If you plan on buying and trading cryptocurrency on a regular basis, chances are you will or have already used Binance, the world’s largest cryptocurrency exchange. Which is why it is a good idea to gain an understanding of the two token formats currently used by Binance — and the different decentralized networks that it currently operates.
There are two of each, both of which are used for different purposes with their own native tokens. Although they were brought together earlier this year with the launch of the new BNB Chain system, they still have their differences. In this AAG Academy guide, we’ll look at the BNB Beacon Chain, the BNB Smart Chain, and the BEP2 and BEP20 tokens they use.
BEP2 is the token format for Binance Beacon Chain (BNB), which is used for all transactions on the Binance cryptocurrency exchange platform. BNB is accepted on both the centralized (CEX) and decentralized exchanges (DEX) offered by Binance, and it is most commonly used to pay network transaction fees — also known as “gas” fees.
One important thing to note about BEP2 BNB tokens is that they are exclusive to the BEP2 blockchain platform, and therefore can not be used on other third-party networks. In other words, if you attempt to send BEP2 tokens to a wallet on another blockchain, the transaction will either fail or you will lose those tokens.
BNB Beacon Chain (BNB) is the relatively new name for the Binance Chain (BC), the original Binance blockchain, which first launched in 2017 as a decentralized marketplace for exchanging digital assets. It hosts Binance’s decentralized exchange, which is used to acquire tokens that may not be listed on the centralized, more mainstream alternative.
Like other decentralized exchanges, BC was designed to make the exchanging process as quick and as affordable as possible. Users can use it to swap cryptocurrency assets directly with one another, with no need for a middleman or third-party facilitator, so the transaction fees are low. And those fees are paid with BNB, the blockchain’s native token.
BC employs the delegated proof-of-stake (DPoS) consensus mechanism, in which users vote to decide which network nodes will verify new blocks. It uses 11 validators per block, and the time to process a block is typically less than one second — hence why BC is so fast.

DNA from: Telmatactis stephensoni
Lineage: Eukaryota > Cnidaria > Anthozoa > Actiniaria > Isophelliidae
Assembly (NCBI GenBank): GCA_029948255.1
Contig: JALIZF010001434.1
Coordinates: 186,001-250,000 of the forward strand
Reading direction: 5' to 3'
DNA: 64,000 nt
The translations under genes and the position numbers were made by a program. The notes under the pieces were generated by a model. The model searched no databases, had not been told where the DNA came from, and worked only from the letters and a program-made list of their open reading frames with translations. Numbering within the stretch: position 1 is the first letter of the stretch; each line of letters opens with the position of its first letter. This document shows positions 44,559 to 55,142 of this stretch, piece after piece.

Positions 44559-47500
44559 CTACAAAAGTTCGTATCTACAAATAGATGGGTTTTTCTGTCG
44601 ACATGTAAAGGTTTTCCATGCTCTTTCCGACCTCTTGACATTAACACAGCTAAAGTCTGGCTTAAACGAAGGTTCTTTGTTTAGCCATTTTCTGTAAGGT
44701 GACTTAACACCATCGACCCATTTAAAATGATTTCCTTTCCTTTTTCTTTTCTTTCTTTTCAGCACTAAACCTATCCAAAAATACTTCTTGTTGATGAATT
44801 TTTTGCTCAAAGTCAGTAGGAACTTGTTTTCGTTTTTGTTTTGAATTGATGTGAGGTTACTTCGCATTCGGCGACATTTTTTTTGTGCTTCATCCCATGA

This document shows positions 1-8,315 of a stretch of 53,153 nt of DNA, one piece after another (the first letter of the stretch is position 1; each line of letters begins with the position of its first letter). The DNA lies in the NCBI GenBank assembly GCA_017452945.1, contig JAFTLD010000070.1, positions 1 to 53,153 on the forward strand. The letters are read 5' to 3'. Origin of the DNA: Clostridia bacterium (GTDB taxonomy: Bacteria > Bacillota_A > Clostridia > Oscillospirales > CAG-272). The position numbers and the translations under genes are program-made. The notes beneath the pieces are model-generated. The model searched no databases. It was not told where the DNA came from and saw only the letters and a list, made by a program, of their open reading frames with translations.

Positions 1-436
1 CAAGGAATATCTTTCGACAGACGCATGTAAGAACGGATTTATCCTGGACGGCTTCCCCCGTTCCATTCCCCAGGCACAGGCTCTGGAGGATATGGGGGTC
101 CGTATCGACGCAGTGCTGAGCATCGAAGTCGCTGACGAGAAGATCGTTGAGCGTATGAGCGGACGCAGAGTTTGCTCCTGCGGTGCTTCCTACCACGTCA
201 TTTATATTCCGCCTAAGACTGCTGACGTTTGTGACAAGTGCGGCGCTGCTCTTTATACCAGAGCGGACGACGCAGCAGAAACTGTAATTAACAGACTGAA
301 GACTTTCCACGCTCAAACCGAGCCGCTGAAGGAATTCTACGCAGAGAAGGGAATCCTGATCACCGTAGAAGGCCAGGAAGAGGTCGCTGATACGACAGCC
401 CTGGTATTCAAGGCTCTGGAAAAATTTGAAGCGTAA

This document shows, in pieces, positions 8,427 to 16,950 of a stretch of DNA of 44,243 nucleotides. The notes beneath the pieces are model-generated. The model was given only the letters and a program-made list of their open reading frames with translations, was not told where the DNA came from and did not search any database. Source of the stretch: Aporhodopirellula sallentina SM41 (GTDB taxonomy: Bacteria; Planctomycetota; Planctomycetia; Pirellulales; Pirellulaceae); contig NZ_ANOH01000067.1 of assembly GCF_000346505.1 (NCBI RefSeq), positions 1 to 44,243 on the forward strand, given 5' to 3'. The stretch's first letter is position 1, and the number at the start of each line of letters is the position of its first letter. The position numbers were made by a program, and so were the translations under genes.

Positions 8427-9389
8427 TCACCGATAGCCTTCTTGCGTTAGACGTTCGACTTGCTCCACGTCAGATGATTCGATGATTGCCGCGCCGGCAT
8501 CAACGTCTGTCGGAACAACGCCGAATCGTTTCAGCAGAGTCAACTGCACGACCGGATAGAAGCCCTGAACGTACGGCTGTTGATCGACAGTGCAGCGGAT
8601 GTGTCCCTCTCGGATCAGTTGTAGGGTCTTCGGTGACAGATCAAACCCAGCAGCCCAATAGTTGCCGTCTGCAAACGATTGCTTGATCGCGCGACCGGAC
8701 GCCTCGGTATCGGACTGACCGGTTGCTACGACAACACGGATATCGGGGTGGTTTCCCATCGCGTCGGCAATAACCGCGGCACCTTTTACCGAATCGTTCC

BEP20 is the token format for the BNB Smart Chain (BSC) network, which, unlike the original BC network, is capable of hosting decentralized applications (DApps). BEP20 tokens, unlike BEP2 tokens, aren’t limited to being used on BNB exclusively. They are compatible with both BEP2 and Ethereum’s ERC-20, and they use the same address format as ERC-20.
BSC, which first launched in 2020, and was known as Binance Smart Chain until earlier this year, is an Ethereum Virtual Machine (EVM), which means it is compatible with all DApps that are built to run on Ethereum. This gave BSC a huge advantage because it meant that existing DApps that were already incredibly popular, such as the MetaMask wallet, for instance, were immediately ready to run on BSC when it made its public debut.
This allowed Binance to more easily get into the decentralized finance (DeFi), NFT and wider web3 industries, which were taking off at an incredible rate at the time. What’s more, when developers are building new DApps for BSC, they can use code already well established for Ethereum, making things much simpler and boosting support for BSC itself.